However, a single rapid thermal annealing step at 920° C. for an instantaneous amount of time up to about 2 minutes is believed to be sufficient to produce superconducting films. It is preferred that the material be annealed at a temperature ranging between about 850° C. to about 1000° C. and for a duration of about an instantaneous amount of time up to about 2 minutes, with about 15 seconds to one minute being especially preferred. The duration and annealing temperature are inversely related; i.e, a shorter duration is required at a higher temperature. In addition, suitable results should be obtained using more conventional annealing techniques such as annealing at about 850° C. to about 1000° C. for a sufficient time to promote recrystallization and grain growth.
Superconducting films comprising the rare earth metal, europium, and having an empirical composition of Eu1 Ba2 Cu4 Oz, were also produced using this metallo-organic deposition method. The europium comprising superconducting material was rapid thermal annealed at about 930° C. in a pure oxygen environment for about 45 seconds and quenched in air. The material is characterized by a zero point resistance temperature of about 20K and a superconducting transition temperature of about 70K.
In addition, superconducting films comprising the rare earth metal, yttrium, and having an empirical composition of Y1 Ba2 Cu4 Oz, were produced using this metallo-organic deposition method. The yttrium comprising superconducting material was rapid thermal annealed at about 920° C. for about 1 minute in a pure oxygen environment and quenched in air. The material is characterized by a zero point resistance temperature of about 70K and a superconducting transition temperature of at least about 90K. Materials of the same composition were also prepared by annealing at 850° C. for about 6 hours and slow cooling to room temperature. These materials were characterized by superconducting transition temperatures which were slightly lower than the materials which were rapid thermal annealed and air quenched.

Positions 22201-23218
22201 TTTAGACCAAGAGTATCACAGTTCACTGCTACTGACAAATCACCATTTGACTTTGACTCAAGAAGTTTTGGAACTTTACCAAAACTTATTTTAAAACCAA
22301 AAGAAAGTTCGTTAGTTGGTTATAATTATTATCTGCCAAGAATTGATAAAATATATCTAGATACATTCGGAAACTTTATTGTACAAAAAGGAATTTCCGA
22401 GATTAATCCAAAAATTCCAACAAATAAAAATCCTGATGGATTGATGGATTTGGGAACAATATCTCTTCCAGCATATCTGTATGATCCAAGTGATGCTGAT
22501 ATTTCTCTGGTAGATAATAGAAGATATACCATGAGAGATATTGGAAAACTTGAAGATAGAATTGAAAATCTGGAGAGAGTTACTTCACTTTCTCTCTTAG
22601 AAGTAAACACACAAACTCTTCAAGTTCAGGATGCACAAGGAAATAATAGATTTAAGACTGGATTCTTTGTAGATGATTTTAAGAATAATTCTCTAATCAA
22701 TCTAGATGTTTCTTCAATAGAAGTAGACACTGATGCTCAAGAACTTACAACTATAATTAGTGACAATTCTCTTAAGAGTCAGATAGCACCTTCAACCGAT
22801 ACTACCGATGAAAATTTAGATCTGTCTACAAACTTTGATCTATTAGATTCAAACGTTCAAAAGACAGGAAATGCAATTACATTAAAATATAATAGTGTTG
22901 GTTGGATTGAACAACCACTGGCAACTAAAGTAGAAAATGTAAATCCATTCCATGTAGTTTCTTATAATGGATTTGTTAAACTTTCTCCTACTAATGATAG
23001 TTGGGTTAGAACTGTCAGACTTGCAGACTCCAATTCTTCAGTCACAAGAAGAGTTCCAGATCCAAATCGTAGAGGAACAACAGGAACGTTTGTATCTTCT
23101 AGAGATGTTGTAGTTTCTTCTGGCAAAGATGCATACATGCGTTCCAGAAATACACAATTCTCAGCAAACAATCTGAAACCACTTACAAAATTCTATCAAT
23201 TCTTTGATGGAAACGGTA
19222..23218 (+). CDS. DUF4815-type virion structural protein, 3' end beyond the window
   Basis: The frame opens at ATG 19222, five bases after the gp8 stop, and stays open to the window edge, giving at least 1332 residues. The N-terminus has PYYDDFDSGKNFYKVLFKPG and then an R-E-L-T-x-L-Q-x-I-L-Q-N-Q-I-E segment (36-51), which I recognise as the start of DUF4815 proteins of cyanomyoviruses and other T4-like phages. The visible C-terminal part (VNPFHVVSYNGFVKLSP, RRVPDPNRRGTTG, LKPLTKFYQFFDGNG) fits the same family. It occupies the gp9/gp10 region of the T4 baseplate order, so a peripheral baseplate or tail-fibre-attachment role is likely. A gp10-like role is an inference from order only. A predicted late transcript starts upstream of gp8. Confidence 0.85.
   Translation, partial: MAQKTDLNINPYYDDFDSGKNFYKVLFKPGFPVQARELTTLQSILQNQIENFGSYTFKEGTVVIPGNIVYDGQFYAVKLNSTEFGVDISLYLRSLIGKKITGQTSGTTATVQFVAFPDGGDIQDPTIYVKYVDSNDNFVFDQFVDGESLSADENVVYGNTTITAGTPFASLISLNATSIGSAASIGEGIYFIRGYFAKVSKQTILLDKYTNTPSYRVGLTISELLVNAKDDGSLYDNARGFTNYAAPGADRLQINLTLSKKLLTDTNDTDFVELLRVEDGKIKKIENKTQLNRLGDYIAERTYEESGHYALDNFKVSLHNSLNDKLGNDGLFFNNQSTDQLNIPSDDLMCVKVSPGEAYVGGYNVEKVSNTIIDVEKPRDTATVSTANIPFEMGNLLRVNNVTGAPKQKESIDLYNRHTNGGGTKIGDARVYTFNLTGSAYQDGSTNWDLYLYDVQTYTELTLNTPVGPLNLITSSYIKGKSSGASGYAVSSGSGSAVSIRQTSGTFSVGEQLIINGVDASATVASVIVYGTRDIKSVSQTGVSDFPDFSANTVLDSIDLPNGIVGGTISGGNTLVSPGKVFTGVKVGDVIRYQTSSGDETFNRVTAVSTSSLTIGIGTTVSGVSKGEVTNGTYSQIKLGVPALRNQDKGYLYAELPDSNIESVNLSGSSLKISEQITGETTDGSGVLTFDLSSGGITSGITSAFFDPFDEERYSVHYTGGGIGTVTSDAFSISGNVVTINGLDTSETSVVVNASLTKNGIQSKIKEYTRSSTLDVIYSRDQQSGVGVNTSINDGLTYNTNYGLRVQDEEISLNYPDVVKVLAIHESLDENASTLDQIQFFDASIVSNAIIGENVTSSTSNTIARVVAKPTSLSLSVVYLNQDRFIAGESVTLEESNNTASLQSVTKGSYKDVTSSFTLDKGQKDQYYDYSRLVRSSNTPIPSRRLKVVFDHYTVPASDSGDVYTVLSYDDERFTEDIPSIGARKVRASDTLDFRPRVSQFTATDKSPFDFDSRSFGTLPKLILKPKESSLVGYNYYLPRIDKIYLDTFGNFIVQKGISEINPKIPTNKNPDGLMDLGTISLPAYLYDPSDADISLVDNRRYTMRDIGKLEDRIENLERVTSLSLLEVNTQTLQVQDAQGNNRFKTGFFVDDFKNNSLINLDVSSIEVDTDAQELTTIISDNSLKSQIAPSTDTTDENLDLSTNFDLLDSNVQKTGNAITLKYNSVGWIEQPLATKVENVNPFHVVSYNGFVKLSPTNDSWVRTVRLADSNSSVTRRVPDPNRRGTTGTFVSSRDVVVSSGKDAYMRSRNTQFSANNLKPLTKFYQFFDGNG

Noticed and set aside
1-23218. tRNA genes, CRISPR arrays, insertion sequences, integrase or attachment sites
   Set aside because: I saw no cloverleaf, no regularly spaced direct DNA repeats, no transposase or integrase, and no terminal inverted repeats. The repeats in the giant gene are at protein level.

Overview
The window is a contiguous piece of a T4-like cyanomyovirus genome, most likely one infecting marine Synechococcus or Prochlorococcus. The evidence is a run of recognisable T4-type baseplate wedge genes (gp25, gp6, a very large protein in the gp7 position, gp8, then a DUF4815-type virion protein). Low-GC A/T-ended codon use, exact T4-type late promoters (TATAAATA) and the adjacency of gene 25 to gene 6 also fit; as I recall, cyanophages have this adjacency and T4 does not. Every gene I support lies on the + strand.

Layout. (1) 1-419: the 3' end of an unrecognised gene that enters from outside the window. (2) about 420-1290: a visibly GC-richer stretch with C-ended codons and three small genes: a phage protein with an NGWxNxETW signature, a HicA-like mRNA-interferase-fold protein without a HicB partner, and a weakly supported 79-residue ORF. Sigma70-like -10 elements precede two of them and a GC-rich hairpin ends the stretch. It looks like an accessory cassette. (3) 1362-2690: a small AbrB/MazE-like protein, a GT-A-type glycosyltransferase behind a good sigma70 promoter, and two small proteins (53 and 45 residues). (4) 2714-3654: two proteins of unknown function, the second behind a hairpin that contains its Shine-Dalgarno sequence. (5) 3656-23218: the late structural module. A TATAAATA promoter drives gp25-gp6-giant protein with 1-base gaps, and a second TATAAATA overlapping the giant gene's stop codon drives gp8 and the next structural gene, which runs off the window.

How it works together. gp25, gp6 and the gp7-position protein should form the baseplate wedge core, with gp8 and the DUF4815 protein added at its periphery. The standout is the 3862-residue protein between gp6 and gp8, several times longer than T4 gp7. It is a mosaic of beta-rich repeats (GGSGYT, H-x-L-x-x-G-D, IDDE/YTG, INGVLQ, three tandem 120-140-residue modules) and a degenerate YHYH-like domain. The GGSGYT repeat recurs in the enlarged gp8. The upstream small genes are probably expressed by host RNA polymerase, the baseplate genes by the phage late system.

It is believed that the empirical composition for the superconducting europium comprising films is approximately Yb1 Ba2 Cu4 Oz, Rutherford Backscattering Analysis was employed to determine the empirical composition, however due to the weight of the ytterbium, it was difficult to distinguish the ytterbium from the barium during the analysis. This also occurred during the analysis of the europium comprising superconducting material. It is believed that the superconducting characteristics of the ytterbium and europium comprising films may be optimized upon better analysis of the chemical composition of the material.
It is further believed that superconducting films comprising both europium and ytterbium having an empirical composition of Eu0.5 Yb0.5 Ba2 Cu4 Oz, may also be produced in accordance with this method for metallo-organic deposition and rapid thermal annealing. A metallo-organic ink comprising the appropriate amounts of the metal neodecanoates of europium, ytterbium, barium, and copper dissolved in the appropriate amounts of pyridine in xylene, would be spun-on to the appropriate substrate and fired at a temperature so as to decompose the organic neodecanoates. The substrate and film would then be annealed, preferably using rapid thermal annealing techniques, at the appropriate temperature to promote grain growth and recrystallization. The resulting film should exhibit superconducting properties at elevated temperatures.